What You Pawn I Will Redeem Essay

875 Words4 Pages

1. What is your chosen prompt for the literary analysis assignment? (Use the space below to complete this section. Include the number and first sentence of the prompt you chose from the list of prompts.) I chose to write about prompt number 2. “In some stories, characters come into conflict with the culture in which they live. Often, a character feels alienated in his/her community or society due to race, gender, class or ethnic background. The texts below all contain a character who is ‘outcast’ or otherwise disconnected from society in some way, reflecting important ideas about both the character and the surrounding society’s assumptions, morality, and values. Choose a text and consider the questions below as you critically read the text. …show more content…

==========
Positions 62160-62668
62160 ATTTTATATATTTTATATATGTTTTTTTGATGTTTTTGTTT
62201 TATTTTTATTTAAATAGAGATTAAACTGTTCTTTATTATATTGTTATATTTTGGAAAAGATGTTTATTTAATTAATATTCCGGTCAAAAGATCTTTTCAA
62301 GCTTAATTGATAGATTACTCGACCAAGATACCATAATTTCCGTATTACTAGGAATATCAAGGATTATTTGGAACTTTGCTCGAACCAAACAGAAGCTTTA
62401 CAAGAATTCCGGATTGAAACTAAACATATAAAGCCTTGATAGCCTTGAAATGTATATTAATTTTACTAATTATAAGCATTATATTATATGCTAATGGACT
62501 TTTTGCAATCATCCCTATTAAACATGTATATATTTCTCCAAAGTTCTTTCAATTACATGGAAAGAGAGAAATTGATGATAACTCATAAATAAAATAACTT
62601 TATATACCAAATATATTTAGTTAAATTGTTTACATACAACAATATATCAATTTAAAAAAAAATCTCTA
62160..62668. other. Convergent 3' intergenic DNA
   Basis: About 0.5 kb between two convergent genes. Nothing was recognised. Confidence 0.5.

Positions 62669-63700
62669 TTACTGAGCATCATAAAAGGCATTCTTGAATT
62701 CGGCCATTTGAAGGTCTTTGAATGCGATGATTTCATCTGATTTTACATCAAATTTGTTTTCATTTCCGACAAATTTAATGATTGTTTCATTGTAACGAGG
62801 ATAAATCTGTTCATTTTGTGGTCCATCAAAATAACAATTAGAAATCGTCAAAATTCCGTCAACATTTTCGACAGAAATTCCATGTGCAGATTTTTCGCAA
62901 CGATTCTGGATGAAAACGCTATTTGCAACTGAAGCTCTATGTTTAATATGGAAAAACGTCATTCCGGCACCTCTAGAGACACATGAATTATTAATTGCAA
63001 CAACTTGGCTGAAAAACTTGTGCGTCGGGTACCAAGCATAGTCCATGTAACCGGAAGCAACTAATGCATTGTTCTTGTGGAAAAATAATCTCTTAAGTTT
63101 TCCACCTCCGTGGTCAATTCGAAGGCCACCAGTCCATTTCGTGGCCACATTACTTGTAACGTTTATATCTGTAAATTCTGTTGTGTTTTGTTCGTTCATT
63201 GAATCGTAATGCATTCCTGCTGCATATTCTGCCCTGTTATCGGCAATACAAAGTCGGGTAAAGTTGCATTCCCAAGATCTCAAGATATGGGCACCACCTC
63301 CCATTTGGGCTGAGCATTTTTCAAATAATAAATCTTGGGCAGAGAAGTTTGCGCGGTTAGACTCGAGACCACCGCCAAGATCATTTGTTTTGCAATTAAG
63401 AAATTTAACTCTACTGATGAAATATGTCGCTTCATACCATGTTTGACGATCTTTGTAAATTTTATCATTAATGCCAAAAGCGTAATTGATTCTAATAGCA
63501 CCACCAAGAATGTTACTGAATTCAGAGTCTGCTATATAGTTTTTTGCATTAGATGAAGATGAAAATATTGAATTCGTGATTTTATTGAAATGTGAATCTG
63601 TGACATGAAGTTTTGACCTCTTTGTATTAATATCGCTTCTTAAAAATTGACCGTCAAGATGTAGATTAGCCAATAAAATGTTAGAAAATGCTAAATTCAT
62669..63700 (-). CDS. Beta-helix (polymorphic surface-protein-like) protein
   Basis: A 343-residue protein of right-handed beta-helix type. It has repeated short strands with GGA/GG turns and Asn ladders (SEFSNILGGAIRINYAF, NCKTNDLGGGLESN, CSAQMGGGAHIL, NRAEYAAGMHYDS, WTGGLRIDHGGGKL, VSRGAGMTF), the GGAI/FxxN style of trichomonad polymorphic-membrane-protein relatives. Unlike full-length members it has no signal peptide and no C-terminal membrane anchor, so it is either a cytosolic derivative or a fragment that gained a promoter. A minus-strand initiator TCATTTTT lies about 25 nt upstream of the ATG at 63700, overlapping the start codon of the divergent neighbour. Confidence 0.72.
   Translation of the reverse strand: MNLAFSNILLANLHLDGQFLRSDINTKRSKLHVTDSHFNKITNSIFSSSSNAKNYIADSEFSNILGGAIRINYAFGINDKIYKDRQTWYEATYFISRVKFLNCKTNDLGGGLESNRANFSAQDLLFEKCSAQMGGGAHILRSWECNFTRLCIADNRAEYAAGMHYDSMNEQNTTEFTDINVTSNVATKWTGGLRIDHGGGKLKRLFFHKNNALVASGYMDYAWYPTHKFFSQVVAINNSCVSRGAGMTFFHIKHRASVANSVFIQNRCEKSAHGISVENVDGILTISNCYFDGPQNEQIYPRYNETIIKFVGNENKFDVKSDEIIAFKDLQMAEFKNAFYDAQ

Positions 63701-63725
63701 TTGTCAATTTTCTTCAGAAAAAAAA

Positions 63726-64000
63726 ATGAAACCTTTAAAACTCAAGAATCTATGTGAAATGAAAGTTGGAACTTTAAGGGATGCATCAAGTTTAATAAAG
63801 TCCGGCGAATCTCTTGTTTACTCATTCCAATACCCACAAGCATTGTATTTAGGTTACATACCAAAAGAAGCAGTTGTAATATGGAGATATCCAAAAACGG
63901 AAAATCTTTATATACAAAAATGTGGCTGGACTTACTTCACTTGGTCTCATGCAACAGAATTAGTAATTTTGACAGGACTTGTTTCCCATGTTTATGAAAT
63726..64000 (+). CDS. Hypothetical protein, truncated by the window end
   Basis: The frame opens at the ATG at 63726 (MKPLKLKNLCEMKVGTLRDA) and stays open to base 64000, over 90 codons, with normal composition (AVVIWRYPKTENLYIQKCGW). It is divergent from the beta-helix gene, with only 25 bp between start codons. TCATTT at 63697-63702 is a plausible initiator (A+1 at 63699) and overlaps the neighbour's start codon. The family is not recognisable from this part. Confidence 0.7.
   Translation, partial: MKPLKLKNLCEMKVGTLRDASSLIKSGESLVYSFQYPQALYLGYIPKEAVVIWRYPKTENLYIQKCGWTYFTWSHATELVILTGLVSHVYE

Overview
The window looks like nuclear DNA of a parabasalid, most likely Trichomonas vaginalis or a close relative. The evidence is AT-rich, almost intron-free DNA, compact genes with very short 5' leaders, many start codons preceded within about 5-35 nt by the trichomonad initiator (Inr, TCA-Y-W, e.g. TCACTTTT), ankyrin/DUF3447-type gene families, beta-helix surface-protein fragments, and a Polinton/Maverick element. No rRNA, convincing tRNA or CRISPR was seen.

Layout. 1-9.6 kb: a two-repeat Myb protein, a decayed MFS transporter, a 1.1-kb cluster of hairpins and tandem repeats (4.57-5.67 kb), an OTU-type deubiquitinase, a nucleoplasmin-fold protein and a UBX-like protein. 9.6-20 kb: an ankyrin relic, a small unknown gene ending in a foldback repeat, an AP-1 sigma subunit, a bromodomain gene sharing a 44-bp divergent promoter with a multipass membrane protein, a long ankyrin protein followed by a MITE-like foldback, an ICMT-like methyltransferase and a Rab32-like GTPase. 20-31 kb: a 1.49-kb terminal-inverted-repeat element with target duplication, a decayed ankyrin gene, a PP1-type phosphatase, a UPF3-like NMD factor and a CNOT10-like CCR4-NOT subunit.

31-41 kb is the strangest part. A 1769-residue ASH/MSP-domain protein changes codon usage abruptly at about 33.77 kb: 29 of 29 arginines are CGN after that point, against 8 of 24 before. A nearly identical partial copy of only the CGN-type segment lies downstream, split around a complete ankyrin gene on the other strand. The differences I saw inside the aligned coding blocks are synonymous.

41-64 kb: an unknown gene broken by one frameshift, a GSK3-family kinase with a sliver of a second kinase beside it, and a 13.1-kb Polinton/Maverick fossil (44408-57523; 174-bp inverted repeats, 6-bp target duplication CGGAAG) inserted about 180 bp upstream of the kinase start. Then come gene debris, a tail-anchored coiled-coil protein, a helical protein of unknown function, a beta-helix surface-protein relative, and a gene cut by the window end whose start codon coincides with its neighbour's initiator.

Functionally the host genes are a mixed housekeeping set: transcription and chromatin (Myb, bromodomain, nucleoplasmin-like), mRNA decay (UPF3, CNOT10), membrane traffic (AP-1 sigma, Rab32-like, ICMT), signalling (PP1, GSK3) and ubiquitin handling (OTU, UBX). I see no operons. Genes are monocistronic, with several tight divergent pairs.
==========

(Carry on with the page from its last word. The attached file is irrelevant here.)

This story expresses the true goodness in people by the way they treat others. Jackson Jackson is a homeless Native American who lives on the streets of Seattle, with two of his friends. Although he is homeless, he has earned the respect of the locals, and Native Americans from other “tribes”. Jackson is liked by everyone he associates with, and even though he is homeless, they still give him the benefit of the doubt. In the story, the narrator considers trust, friendship, family, companionship, and heritage the most important beliefs and values. Many of the Indians share several common denominators…they are homeless, they yearn to get back to their tribes, and they are deeply devoted to their Indian heritage. However, even though they don’t have a lot, they share what they have with the others; regardless of their tribe. This is true of the Americans in the community. The pawn shop owner and the police officer help Jackson throughout the story. Every individual in the story is willing to help and become friends with his or her fellow man or woman; regardless of race or sexual orientation. There is one individual in the story who is considered “bisexual.” The Indians in the bar are aware of his sexual preference, and they accept him for who he is without discrimination. They seem to laugh about it, and continue with their

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